NIGERIA: Clark Accuses Adoke of Misadvising Jonathan on Corruption

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A former commissioner of Information, Chief Edwin Clark, yesterday accused the Attorney-General of the Federation and Minister of Justice, Mohammed Adoke (SAN), of misadvising President Goodluck Jonathan on the declaration of the state of emergency in the three north-eastern states of Adamawa, Borno and Yobe.
The Ijaw leader also lampooned the Attorney-General of the Federation for being ineffective and weak in the federal government’s fight against corruption.
Clark who addressed journalists in his Asokoro, Abuja residence  explained that there were instances where Adoke was not ready to join the president in the fight against corruption.
The former minister said he was not calling for the resignation of Adoke from office, but said, “If you are in a position you can’t discharge your duties as expected, you know what to do.
“I have been patient with him. I have watched the AGF for a number of years. I know he has not been doing well, especially in the fight against corruption.
“So many cases are dragging in court and he seems not to be bothered. He ought to have advised the President on many of them and the activities of the Economic and Financial Crime Commission (EFCC) and the Independent Corrupt Practices and other related offences Commission (ICPC).”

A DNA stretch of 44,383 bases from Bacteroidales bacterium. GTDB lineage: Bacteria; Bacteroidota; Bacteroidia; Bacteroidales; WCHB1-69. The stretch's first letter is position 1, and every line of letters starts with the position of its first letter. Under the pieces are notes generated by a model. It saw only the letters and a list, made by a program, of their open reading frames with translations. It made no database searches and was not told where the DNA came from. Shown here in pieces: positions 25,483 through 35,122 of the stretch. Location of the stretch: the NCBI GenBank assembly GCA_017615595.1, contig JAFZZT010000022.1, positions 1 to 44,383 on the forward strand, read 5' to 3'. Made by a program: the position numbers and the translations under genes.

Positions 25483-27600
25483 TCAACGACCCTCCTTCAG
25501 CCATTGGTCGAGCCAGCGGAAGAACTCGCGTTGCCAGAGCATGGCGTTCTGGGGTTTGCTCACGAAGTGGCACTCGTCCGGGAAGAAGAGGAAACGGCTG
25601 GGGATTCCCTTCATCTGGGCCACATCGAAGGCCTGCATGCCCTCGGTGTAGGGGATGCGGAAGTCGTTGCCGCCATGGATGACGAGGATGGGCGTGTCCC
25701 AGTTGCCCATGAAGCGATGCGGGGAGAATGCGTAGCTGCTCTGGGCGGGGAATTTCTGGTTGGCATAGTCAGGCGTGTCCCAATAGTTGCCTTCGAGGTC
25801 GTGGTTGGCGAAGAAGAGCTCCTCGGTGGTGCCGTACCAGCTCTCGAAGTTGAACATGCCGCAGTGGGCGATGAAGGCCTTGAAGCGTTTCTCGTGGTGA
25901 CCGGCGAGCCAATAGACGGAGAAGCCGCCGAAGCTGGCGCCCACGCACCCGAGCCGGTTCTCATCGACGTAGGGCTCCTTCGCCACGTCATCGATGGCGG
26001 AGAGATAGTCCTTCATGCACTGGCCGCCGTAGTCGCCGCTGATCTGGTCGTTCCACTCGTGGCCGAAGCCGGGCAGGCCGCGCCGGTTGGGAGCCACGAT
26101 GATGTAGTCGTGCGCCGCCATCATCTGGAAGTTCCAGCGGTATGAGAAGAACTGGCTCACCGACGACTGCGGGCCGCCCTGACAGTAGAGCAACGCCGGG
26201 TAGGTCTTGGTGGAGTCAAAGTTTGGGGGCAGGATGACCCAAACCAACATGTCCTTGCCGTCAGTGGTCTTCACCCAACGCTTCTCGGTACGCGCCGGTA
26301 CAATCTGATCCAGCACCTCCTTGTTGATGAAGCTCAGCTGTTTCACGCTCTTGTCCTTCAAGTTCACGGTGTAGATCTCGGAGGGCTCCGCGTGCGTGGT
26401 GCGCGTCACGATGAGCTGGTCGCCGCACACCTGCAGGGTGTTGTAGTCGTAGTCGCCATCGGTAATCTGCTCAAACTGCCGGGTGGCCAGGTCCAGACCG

He said the minister has not been doing his job on this and on many others.
According to Clark, it was wrong for the minster to have advised the President not to have sacked the governors of the three states under the emergency rule.
In an open letter addressed to Adoke, the foremost Ijaw leader said he did not give correct legal advice to the President on the issue.
He said instead of upholding their oath of office, some government officials were not doing this because of other considerations.
He said, “One would have expected that in a serious matter such as this, due diligence and sincerity would make it possible for public officers to give correct legal advice to Mr. President, to enable him handle these cases with all his inherent powers.”
Citing many cases and instances that led to the declaration of state of emergency in the country before, Clark said there was no time when the Supreme Court said it was illegal to sack elected governors and other decorated institutions in states where the emergency rule was declared.
Clark, a lawyer, added that Jonathan ought to have followed the example of former President Olusegun Obasanjo, who when he declared state of emergency in both Plateau and Ekiti States, sacked the governors of the affected states.
He said the judgement, which the then Governor of Plateau State, Sen. Joshua Dariye relied on and which reinstated him in office, didn’t declare the emergency rule imposed on his state illegal.
“From my own analysis and objective appraisal, there was no where in the case of the Plateau State judgment that the Supreme Court ruled that the suspension of democratic structures was unconstitutional,” Clark added.
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